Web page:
Francisco, katrina lake, the founder of an e-commerce site called stitch fix.
Robert, let's talk about walmart in jcpenney.
What are the overall trends?
The overall trends are they could no longer stand anything from the consumer except cheap stuff.
The consumer has learned they can get cheap stuff anywhere.
The stores are feeling the pressure.
Is there anything they can do to drive traffic into the stores, or do they just have to accept their business will shrink and they have to deal with just being smaller companies?
I think that is what all signs are pointing to and commentators have already said about going online.
A do better online than brick-and-mortar, but the modern consumer now does not feel there is a need to have to do that on a regular basis.
What about the brands that jcpenney carries?
The liz claiborne brand?
As an old brand that died off years ago.
Now they are in a position where they are trying to sell it upscale to an audience that just does not care, particularly in audience that does not know it.
lake, as a younger audience, describe what stitch fix is and how that fits into the world of retail.
Stitch fix is an online personal shopper for the everyday woman.
They still on a woman's style and size preferences, we have real stylists who will carry a selection of items for her to try on at home.
We deliver the dressing room to her, she tries everything on at home, and the price point is never sure $50. it is affordable to many more women than personal shopping services used to be.
Robert, is that the kind of story all retailers will have to contend with if they want to stay relevant?
They will have to address something that deals with the shopping experience.
I don't think going and looking and trying on for yourself is going to disappear overnight, but who the brand is and how they do that is going to become extraordinarily important.
We have seen that with the gap, which reengineered its store experience, and they are about the only ones doing well.
Let's talk about the in-store experience when it comes to customer service.
If you don't have great customer service, what differentiates you from going online and getting the same wonderful ? article of clothing for less?
Nordstrom learned that years ago.
People came behind them and tried to duplicate the experience.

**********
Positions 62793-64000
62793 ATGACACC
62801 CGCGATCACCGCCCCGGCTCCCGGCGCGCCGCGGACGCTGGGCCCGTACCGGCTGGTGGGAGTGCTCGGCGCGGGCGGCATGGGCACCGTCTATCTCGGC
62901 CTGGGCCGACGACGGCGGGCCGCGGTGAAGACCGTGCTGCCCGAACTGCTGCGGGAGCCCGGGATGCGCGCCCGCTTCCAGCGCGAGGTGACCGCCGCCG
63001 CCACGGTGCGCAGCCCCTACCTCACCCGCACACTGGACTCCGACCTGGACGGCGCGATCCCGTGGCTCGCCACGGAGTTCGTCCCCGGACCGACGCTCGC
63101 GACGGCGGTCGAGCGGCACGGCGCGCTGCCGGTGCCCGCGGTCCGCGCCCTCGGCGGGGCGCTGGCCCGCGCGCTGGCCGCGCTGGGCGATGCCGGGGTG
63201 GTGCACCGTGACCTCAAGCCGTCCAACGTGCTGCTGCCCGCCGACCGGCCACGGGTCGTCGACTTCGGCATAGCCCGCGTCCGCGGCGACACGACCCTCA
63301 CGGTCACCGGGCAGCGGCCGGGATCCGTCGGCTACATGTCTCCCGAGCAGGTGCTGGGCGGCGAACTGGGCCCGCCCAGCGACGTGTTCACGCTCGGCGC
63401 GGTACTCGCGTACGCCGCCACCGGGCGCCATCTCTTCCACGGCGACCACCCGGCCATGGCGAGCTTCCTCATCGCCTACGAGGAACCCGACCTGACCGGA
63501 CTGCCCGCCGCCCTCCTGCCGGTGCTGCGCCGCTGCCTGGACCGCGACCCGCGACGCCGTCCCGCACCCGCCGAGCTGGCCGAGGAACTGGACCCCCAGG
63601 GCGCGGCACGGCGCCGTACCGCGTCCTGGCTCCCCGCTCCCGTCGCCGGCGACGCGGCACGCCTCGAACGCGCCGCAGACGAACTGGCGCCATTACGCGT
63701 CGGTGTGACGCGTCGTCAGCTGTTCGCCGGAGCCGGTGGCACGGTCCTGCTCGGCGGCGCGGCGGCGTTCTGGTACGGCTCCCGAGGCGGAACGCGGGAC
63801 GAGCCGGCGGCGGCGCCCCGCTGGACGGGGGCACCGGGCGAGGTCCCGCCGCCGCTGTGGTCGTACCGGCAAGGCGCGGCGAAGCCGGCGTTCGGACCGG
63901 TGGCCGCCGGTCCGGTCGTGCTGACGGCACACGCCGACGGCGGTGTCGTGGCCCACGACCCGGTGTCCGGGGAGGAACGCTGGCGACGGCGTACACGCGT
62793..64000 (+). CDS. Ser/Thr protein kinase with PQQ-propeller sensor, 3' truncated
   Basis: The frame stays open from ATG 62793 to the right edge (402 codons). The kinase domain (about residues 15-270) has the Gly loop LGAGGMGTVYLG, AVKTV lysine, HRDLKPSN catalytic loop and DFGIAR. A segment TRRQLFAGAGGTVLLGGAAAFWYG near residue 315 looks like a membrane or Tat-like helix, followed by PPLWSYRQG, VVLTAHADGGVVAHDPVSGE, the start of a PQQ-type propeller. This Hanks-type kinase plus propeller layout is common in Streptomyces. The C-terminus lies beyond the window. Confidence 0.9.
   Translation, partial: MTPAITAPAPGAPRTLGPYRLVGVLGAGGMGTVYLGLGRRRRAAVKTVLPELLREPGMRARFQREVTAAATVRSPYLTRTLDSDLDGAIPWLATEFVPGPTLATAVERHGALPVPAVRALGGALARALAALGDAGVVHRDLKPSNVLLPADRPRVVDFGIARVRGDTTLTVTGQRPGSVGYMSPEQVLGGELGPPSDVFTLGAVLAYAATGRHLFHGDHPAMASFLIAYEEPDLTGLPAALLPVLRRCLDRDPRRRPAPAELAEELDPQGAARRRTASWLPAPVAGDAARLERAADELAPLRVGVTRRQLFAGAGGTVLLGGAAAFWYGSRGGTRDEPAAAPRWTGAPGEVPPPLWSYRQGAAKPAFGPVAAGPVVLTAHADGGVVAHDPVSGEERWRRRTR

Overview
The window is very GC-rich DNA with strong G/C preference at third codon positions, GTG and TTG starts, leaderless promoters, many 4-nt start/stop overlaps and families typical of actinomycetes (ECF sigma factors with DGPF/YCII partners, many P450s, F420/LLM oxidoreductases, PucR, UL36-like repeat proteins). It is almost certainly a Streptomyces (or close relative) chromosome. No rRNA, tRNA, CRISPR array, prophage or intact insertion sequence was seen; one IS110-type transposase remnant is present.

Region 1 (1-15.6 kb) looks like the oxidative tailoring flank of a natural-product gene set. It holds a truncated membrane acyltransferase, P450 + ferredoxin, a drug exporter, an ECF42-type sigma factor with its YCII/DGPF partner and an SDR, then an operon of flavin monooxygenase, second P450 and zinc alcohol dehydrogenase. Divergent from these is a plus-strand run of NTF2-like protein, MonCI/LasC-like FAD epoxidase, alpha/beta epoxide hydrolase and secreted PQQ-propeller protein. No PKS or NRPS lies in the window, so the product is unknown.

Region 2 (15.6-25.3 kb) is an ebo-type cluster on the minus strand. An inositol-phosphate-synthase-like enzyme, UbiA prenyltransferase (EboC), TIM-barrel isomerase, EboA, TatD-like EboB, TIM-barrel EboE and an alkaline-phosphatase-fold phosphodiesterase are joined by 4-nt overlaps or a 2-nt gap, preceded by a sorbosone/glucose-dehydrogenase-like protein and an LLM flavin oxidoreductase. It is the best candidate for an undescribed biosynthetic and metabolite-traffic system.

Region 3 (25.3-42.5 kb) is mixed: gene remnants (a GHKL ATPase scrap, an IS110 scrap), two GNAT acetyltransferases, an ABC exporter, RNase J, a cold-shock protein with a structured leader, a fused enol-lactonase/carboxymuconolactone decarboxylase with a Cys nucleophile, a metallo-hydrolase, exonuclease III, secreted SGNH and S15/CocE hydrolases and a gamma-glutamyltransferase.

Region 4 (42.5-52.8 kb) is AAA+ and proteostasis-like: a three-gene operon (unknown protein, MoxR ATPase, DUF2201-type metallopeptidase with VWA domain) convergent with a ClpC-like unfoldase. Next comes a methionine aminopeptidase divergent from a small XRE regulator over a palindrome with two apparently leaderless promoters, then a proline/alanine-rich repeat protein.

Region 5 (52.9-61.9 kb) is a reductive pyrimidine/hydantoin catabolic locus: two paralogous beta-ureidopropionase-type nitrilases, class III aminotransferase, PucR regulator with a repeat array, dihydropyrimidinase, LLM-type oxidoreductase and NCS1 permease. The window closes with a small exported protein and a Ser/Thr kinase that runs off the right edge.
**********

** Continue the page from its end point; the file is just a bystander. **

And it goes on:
Macy's has improve their customer service.
But if you have not got it, there is no real reason to come in and buy in the store.
Katrina lake, i wonder if you could describe in detail what a shopper would get i coming to stitch fixed they cannot get by going to a mainline store?
You hit the nail on the head, really.
It is service.
We are finding at the end of the day, what the customer really wants is a dress that fits her grade.
Which are really wants is a blouse that will make her feel confident at work.
She does not necessarily want a better in-store experience or a better map at the shopping mall or better filtering and e-commerce.
We are finding we are able to cut out a lot of the process of shopping back and be painful and help her achieve her best and result, which is clothing she loves.
Katrina, what have been the actual results of commerce at stitch fix?
We don't share any numbers, but the business has been growing substantially over the last three and a half years.
We have clients all over the country and we have over 1000 employees and multiple parts of the company at this point.
We have really seen a lot of interaction with customers.
They love the idea of a personalize schappert -- of a personalize shopper and they love the end result.
Combining the woman experience with the in-store world, macy seems to have room in a can work.
Is this something other retailers have to improve on or something that macy's is doing specifically well?
Macy's has been doing it specifically well, and other retailers are going to have to at least duplicate the experience for folks war they are just not going to show up.
-- or they are just going to show up.
I realize this is another category, but the high-fashion brands, well over time -- like michael kors, for example?
Exactly right, michael kors is terrific, coaches and other.
-- coach is another.
They need to be able to provide some sense of meaning.
Look, the stores are there.
The basics are there.
The products are ok.
People can go out and shop for you.
There are different levels of quality products, the pricing formula has been exactly the same, low, lower and lowest.
It is come on in and get a discount.
We sell jcpenney's lost 25% of their sales just trying to move away from that kind of model.
The brand that sells ultimately brings an added value.
Macy's has managed to leverage that.
Katrina lake, what is the possibility of you coming out with your own line of apparel?
Is there a way to add to the experience for the online shopper that is particular to stitch fix?
We carry over 200 endors and we have some labels that are exclusive to stitch fix and quite a bit of products.
It is one thing we have learned about our high personalization model is we really understand what customers are looking for the marketplace, and more and more we are finding we can use their preferences and what they are looking for to be able to kind of create exclusive products they will love at we have the datas to back up there is demand for.
Is this using a proprietary algorithm for the company?
Exactly, we combine the best of both worlds, data and algorithms.
We have the guy, eric olson, who had all of the analytics at netflix.
That helps inform our buyers and stylists and we have the right product and get it to the right people.
We are really able to personalize at a level that other peoples have struggled with.
Thank you very much, katrina
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